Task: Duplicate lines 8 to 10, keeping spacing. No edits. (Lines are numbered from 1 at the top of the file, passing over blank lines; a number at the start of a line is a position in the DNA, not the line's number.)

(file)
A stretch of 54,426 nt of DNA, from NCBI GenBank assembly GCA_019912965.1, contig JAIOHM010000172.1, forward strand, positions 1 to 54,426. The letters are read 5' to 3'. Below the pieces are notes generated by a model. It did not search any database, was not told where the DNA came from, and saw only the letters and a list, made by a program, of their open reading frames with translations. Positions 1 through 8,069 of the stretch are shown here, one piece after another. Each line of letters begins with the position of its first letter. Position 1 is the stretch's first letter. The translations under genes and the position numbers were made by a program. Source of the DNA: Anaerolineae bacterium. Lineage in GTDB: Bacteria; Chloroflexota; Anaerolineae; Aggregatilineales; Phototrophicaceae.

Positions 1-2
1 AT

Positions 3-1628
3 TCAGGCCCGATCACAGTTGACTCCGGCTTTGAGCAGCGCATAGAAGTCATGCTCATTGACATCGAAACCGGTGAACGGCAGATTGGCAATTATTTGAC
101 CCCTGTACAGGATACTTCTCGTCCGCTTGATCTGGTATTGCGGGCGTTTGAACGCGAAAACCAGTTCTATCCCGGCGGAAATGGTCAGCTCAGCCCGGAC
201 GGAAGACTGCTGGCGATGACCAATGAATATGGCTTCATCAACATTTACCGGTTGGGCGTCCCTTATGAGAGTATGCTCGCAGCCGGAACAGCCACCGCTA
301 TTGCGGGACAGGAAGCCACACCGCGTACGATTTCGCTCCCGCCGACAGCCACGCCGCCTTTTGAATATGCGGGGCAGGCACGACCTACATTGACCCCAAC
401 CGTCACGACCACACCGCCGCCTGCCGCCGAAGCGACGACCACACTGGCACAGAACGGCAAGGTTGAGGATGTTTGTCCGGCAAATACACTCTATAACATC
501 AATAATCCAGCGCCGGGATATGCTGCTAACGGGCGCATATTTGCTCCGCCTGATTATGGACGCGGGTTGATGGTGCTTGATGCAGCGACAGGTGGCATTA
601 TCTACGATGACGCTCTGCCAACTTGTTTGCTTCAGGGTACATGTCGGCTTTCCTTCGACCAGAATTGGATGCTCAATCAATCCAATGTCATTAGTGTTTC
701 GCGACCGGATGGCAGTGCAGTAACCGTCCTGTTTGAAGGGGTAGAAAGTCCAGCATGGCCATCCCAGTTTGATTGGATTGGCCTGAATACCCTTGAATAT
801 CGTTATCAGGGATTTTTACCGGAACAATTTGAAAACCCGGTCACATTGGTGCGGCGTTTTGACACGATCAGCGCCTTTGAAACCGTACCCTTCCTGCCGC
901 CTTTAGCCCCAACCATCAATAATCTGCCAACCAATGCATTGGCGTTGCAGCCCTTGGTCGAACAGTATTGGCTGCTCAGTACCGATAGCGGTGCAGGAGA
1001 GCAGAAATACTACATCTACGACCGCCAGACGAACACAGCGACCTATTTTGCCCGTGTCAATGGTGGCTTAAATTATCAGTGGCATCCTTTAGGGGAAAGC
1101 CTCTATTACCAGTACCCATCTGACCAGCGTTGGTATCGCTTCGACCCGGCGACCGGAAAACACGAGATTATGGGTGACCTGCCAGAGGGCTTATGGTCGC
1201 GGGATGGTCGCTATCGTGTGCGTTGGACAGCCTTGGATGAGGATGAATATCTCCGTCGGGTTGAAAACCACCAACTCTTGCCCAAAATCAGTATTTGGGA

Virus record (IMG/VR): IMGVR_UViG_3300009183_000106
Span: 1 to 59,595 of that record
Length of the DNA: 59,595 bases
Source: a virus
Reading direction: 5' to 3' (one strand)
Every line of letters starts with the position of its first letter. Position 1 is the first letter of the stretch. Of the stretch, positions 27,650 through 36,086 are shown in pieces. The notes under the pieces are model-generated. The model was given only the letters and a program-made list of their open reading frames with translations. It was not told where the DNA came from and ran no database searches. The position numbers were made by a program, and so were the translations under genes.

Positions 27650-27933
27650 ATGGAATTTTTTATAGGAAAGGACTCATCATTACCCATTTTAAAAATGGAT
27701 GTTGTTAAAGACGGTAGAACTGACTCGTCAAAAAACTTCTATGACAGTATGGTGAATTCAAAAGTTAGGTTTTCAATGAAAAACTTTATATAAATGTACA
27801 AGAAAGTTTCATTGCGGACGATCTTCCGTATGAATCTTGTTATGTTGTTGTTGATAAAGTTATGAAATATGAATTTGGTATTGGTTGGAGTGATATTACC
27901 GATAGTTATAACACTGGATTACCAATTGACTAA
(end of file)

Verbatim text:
301 TTGCGGGACAGGAAGCCACACCGCGTACGATTTCGCTCCCGCCGACAGCCACGCCGCCTTTTGAATATGCGGGGCAGGCACGACCTACATTGACCCCAAC
401 CGTCACGACCACACCGCCGCCTGCCGCCGAAGCGACGACCACACTGGCACAGAACGGCAAGGTTGAGGATGTTTGTCCGGCAAATACACTCTATAACATC
501 AATAATCCAGCGCCGGGATATGCTGCTAACGGGCGCATATTTGCTCCGCCTGATTATGGACGCGGGTTGATGGTGCTTGATGCAGCGACAGGTGGCATTA